NOTORIOUS was a smash hit in 1946, the seventh most popular at registers, earning $4,800,000. Marking a new level in director Alfred Hitchcock’s evolving career (ditto personal fixations over his leading ladies and his mother issues) it was the fourth highest earner of the suspense maestro’s output and for his elegant star duo Cary Grant and Ingrid Bergman it likewise notched their third and sixth biggest box office coups. Critics loved it as well, noting its smoothly accomplished direction, polished Ben Hecht screenplay, exotic locale (Rio de Janeiro, albeit with rear projection), and timely atomic espionage story unspooling in a svelte 101 minutes.
Federal agent Grant romances a smartly sexy Ingrid (a knockout: best actress of the era?), who is coerced into infiltrating a postwar Nazi cell operating in Brazil. They’re headed by urbane Claude Rains and his dominating, cold-as-swastika mother (Leopoldine Constantin). Uranium in champagne bottles, anyone? Relax and drink your poison.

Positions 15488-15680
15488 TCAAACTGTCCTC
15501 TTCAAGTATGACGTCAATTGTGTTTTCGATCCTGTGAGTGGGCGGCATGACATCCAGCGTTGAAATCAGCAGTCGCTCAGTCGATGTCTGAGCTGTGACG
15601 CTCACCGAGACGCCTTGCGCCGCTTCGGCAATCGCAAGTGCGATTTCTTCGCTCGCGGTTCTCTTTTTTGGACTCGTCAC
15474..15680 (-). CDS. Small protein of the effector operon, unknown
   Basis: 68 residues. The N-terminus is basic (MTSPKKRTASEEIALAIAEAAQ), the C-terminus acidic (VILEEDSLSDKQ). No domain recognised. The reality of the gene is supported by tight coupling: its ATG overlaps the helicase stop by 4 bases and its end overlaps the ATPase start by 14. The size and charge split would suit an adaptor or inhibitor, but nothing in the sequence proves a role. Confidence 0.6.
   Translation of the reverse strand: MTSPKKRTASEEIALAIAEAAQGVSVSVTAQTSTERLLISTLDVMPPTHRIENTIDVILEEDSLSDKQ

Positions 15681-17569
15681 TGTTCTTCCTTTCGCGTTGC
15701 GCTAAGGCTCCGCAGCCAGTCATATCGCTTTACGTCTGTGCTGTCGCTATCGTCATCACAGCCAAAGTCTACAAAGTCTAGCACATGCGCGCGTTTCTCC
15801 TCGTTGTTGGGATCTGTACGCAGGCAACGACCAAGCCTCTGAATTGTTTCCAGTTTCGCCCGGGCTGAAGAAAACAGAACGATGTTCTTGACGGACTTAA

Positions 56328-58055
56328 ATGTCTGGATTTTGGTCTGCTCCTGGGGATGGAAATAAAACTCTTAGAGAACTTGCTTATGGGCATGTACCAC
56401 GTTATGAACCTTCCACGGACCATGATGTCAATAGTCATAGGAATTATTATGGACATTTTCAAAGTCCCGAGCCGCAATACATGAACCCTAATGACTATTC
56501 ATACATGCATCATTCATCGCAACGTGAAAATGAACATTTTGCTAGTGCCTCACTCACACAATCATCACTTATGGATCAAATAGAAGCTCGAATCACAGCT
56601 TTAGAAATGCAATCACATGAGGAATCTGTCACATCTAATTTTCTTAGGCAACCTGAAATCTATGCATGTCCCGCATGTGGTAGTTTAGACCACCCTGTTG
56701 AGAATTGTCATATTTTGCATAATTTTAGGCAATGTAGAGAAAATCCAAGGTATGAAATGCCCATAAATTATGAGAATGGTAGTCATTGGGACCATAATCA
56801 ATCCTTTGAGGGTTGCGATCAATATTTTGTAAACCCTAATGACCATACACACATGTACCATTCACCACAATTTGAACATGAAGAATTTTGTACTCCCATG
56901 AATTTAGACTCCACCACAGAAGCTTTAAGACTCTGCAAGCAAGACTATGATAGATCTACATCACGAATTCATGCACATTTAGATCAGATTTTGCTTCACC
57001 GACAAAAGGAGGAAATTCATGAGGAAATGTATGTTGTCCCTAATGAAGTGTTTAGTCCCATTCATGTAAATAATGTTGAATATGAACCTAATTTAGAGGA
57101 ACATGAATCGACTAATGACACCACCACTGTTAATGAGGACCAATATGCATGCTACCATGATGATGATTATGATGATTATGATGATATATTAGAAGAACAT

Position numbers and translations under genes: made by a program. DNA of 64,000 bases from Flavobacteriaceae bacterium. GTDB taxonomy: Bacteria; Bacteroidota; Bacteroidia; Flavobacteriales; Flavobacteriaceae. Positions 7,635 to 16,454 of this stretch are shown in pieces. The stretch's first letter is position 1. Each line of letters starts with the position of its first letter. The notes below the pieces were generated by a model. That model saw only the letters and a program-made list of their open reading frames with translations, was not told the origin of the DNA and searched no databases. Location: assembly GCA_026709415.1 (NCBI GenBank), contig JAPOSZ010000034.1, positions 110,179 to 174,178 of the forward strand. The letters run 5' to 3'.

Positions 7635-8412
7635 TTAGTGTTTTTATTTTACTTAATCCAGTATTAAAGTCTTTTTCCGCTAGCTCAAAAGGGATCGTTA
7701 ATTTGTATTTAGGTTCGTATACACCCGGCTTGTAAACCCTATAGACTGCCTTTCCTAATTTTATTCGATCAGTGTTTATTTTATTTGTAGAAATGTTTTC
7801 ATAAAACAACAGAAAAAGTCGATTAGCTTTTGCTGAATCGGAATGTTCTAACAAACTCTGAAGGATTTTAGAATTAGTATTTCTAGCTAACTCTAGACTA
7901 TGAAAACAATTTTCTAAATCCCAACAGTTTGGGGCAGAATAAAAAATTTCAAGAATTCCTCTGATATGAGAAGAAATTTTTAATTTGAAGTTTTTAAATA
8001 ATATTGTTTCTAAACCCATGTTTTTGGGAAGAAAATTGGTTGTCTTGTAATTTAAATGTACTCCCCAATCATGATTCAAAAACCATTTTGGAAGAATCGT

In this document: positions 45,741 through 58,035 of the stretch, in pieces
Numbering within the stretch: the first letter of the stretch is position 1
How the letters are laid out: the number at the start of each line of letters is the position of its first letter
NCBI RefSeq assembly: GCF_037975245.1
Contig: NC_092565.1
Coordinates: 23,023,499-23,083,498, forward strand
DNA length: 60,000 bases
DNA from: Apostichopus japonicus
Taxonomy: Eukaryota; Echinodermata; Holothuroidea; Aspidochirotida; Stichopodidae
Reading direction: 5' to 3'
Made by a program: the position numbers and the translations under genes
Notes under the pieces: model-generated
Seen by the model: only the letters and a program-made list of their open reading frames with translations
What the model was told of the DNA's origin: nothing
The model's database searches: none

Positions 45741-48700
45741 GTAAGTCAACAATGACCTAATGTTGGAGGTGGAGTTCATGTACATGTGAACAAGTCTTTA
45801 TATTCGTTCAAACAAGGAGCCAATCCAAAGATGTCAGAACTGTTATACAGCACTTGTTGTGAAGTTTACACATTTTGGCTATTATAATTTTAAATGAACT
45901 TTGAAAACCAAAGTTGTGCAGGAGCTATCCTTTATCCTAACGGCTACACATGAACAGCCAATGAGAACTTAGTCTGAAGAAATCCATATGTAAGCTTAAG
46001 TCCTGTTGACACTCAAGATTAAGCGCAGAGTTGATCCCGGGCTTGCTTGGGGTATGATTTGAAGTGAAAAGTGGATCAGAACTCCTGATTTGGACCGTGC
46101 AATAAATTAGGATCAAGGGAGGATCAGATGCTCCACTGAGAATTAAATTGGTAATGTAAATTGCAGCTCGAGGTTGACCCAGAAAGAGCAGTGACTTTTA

Famous for Alfred’s circumnavigating the censors kiss-straightjacket by letting Cary and Ingrid peck and lip-brush each other for two and a half minutes, breaking every three seconds to stay inside Code strictures. Such a naughty fellow.
Good camerawork from Ted Tetzlaff, though the lackluster score from Roy Webb adds little. No action, just slow-building tension, abetted by good turns from Louis Calhern, Ivan Triesault (no mercy in those eyes) and Reinhold Schunzel.
Oscar nominated for Rains as Supporting Actor and for its Script, which includes the great ‘thanks, Mom’ line “You are protected by the enormity of your stupidity.”